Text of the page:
Gastrointestinal infections in the pediatric population

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Abstract

Purpose of review

To summarize the literature concerning gastrointestinal infections in the pediatric population, primarily in developed countries. Searches of MEDLINE and the Cochrane Library databases were performed in August 2009 to locate studies published in the last 18 months.

Recent findings

Several independent guidelines based on systematic reviews of the best available evidence related to rotavirus vaccination and to the management of acute gastroenteritis were recently published. Despite subtle differences, there is agreement between the scientific societies that rotavirus vaccination should be offered to all children worldwide. Likewise, there is consensus in the guidelines that rehydration therapy is the mainstay of treatment for acute gastroenteritis and should be applied promptly. For oral rehydration, a reduced osmolality oral rehydration solution should be used. Regular feeding should not be interrupted and should be carried on following initial rehydration. The use of some antiemetics and antidiarrheal drugs has been studied; however, they are generally not necessary. The use of probiotics with documented efficacy may be considered. Antibiotics should not be routinely administered to children with gastroenteritis.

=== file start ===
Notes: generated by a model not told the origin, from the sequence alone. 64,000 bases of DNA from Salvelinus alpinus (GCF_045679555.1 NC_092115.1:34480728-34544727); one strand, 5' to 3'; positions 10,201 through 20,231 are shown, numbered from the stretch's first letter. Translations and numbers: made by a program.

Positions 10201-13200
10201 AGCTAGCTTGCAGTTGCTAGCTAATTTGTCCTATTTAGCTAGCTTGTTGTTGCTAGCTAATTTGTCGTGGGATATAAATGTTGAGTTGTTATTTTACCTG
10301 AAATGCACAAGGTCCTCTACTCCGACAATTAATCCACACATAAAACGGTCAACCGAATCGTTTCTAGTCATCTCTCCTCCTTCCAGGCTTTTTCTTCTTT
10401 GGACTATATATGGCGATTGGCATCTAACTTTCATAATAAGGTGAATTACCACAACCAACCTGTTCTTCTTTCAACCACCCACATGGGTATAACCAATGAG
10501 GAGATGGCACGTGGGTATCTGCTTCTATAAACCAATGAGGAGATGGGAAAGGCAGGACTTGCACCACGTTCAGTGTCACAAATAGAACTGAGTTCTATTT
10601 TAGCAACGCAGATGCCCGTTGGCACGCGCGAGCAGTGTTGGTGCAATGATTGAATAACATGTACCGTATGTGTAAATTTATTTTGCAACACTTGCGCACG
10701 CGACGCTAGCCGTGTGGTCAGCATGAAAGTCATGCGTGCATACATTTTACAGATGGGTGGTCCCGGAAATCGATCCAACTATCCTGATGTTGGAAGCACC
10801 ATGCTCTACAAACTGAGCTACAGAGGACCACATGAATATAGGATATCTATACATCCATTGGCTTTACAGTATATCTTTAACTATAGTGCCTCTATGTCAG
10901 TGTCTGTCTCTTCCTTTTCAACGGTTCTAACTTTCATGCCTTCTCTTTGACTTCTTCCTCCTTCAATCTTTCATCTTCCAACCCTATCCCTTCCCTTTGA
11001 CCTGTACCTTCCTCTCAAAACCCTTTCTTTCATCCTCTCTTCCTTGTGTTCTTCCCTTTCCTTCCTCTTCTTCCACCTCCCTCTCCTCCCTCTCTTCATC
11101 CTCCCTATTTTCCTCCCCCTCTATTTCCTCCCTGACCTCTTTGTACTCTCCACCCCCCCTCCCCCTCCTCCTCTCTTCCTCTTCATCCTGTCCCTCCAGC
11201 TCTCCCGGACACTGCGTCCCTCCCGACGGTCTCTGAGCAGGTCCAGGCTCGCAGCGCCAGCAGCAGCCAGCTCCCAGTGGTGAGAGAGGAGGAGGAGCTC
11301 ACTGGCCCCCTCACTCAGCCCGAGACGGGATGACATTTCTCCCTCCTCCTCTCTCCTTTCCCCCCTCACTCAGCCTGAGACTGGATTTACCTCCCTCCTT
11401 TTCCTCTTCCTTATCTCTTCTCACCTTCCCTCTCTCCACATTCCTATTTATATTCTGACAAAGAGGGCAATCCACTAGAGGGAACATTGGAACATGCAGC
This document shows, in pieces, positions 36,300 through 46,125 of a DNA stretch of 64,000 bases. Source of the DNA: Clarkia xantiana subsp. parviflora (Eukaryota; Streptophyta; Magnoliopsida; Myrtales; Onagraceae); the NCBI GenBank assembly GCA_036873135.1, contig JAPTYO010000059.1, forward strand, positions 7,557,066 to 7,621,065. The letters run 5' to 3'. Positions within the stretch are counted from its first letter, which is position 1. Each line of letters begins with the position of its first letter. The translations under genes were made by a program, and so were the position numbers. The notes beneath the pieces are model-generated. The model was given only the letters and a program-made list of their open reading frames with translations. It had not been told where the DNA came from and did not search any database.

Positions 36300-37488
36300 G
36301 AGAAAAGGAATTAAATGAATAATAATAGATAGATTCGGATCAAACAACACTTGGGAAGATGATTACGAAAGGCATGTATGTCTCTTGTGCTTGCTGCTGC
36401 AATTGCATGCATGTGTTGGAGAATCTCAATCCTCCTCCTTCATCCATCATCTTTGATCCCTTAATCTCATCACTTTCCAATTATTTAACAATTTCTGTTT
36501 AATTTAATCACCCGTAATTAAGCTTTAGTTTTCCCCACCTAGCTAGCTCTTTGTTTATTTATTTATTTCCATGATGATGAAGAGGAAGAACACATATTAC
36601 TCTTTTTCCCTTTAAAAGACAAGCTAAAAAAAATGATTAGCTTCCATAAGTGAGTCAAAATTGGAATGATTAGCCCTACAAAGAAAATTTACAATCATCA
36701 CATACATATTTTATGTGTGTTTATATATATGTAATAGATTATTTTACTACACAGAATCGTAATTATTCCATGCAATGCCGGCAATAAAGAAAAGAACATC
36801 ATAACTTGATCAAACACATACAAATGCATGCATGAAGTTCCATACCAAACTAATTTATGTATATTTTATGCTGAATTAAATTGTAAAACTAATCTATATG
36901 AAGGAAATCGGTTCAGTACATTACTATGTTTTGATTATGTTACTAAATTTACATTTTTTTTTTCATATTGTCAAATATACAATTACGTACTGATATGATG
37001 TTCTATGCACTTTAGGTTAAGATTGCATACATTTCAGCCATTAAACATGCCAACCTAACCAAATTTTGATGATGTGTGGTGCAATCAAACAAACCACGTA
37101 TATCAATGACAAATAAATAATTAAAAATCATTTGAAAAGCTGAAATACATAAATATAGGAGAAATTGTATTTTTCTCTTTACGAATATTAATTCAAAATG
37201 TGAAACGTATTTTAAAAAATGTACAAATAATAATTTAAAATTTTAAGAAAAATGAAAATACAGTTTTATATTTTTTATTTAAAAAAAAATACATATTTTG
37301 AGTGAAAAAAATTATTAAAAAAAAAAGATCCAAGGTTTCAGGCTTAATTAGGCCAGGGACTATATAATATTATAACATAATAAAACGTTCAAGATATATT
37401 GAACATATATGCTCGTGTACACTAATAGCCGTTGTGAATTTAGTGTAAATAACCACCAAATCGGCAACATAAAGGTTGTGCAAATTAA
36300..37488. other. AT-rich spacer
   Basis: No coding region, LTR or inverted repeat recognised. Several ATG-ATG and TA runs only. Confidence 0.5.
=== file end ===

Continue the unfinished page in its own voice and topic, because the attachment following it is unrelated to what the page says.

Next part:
Summary

This review discusses the most recent relevant guidelines related to gastrointestinal infections in children, which may facilitate provision of more standardized advice and treatment to patients by healthcare providers.

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